D. Bruce


A. Absolutely! I would go with the Yongnuo flashes. I have four of them and they work amazingly well. I have abused the heck out of them over the past few years and I still have yet to have one fail on me—though just writing that sentence almost assures that one will fail very soon. I use the original Yongnuo YN600EX-RT flash, but they have an even newer one—the Yongnuo Speedlite YN600EX-RT II for Canon Cameras—that sells for $110 at B&H and it has a built-in real radio receiver (the good stuff). Since you’ll need a radio transmitter that sits on your camera’s hot shoe, I’d go with the Yongnuo Wireless Speedlite Transmitter for Canon ($75 at B&H). So, you’re into about $185 total, but you’ve got a solid system, with lots of features, at a really great price. My last piece of advice: just stick with one flash. You can do wonders with just one flash.



Q. In the March 2018 issue you addressed a reader’s concern about changes at Adobe and his worry that Lightroom might be discontinued. You mentioned Phase One’s Capture One. What are your thoughts on the Affinity-Serif program? A friend of mine uses it and is very pleased with it. In looking at their site, it seems that it may be more of an alternative to Photoshop than Lightroom.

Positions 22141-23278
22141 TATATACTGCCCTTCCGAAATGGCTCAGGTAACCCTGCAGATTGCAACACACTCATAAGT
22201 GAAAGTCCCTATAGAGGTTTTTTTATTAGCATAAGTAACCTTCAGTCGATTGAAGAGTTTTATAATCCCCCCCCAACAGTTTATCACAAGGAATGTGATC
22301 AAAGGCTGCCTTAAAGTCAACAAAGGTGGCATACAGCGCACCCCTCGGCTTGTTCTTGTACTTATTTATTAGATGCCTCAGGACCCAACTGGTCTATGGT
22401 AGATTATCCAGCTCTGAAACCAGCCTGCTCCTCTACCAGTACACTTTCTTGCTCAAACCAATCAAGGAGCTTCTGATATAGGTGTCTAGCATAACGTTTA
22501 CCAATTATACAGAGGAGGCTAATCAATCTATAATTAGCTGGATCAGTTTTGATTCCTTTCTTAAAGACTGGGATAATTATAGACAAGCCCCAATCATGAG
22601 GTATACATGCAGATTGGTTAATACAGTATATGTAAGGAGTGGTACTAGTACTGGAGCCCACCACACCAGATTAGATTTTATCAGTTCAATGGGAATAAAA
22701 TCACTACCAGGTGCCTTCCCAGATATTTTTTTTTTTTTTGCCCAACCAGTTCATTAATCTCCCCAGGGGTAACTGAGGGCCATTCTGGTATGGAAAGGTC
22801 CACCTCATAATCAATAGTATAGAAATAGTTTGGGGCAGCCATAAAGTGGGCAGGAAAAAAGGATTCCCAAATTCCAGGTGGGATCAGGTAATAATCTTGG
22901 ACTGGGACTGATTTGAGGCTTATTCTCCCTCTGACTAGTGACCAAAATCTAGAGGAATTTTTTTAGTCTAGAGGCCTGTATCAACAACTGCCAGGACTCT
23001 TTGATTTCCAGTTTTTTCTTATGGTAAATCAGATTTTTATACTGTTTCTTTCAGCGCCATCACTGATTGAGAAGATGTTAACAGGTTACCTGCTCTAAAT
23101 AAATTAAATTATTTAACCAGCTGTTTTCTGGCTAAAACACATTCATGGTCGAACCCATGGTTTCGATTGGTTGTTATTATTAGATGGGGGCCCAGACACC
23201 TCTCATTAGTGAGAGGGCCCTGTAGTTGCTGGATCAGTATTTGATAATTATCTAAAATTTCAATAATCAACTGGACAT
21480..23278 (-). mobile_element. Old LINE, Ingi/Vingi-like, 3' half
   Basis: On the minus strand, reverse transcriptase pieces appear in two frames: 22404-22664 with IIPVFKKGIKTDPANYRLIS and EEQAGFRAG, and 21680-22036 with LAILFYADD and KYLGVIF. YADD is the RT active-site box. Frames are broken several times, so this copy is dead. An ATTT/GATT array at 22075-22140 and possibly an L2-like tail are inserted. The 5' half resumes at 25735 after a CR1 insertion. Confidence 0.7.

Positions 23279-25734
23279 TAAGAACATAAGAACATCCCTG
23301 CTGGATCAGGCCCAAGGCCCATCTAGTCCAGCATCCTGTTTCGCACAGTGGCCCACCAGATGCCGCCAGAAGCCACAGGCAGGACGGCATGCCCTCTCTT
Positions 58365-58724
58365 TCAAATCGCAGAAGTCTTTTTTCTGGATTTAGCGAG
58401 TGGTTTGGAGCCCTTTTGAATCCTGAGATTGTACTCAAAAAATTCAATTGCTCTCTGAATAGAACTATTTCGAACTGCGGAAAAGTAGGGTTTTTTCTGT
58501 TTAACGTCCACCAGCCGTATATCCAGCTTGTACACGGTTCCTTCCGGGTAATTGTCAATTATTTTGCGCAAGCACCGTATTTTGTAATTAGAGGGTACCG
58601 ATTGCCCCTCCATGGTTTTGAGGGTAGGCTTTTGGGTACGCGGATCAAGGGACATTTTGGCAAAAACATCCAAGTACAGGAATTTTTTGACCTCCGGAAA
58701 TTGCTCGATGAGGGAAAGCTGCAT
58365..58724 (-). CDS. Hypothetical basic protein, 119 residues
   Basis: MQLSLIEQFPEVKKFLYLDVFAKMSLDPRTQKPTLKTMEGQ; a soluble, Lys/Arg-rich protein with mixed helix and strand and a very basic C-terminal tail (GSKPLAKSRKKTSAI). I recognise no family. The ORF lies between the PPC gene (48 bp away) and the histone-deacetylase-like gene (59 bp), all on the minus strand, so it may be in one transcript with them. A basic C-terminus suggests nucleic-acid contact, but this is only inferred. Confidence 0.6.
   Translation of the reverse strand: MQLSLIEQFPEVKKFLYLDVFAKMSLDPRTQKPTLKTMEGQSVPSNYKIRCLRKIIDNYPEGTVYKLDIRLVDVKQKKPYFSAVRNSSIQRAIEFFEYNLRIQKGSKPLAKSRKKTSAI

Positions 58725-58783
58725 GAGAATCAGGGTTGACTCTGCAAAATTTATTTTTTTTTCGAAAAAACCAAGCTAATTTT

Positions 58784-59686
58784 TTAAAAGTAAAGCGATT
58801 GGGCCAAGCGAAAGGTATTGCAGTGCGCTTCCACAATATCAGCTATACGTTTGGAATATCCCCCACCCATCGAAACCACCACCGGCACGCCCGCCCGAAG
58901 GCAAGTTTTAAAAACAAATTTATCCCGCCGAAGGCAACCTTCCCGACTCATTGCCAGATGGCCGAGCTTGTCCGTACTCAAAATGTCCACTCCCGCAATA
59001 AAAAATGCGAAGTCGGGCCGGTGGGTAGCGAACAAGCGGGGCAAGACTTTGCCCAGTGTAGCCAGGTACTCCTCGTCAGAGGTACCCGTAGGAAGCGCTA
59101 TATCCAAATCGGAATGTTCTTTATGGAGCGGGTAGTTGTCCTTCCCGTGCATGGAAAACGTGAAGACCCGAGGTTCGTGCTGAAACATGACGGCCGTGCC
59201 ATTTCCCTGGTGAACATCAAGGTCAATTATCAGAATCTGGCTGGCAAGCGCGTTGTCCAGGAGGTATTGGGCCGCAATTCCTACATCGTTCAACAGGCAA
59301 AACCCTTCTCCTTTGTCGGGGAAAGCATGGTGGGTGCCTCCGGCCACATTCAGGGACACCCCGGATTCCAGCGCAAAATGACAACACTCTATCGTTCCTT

Bob Beary


A. First of all, tell your friend not to worry about Lightroom being discontinued. There are literally millions of Lightroom Classic users, with new ones coming on board each day, and Adobe just released its third feature update for Lightroom Classic since they announced the new cloud storage-based version of Lightroom [now named Lightroom CC] back in October. Lightroom keeps getting better and better by adding new features and more speed, so your friend doesn’t have to bail on the program. If he does, though, he will be missing the dawn of greater things to come. Now, as far as Affinity goes, it is a competitor to Photoshop (not Lightroom). It’s also cheaper and, in my opinion, “heavily influenced” (which is the kindest way I can say it) by Photoshop. I think your friend would be fine using Affinity with Lightroom, but since your friend can sign up for the $9.99 a month Lightroom + Photoshop bundle, and use the “real” Photoshop, why use a wannabe? Just sayin’.


Scott Kelby is a photographer, Photoshop Guy, award-winning author of more than 50 books, and CEO of KelbyOne, an online education community dedicated to helping photographers take the kinds of images they’ve always dreamed of. You can learn more about Scott at his daily blog (, or follow him on Twitter: @scottkelby.

Editor’s Note: Ask a Pro is a Q&A column from professional photographer, writer, and educator Scott Kelby. Scott is here to answer all your photography-related questions, so if you have something you’d like to know, e-mail him at (with “For Scott Kelby” as the subject line) and your query could be featured in the next edition of Ask a Pro.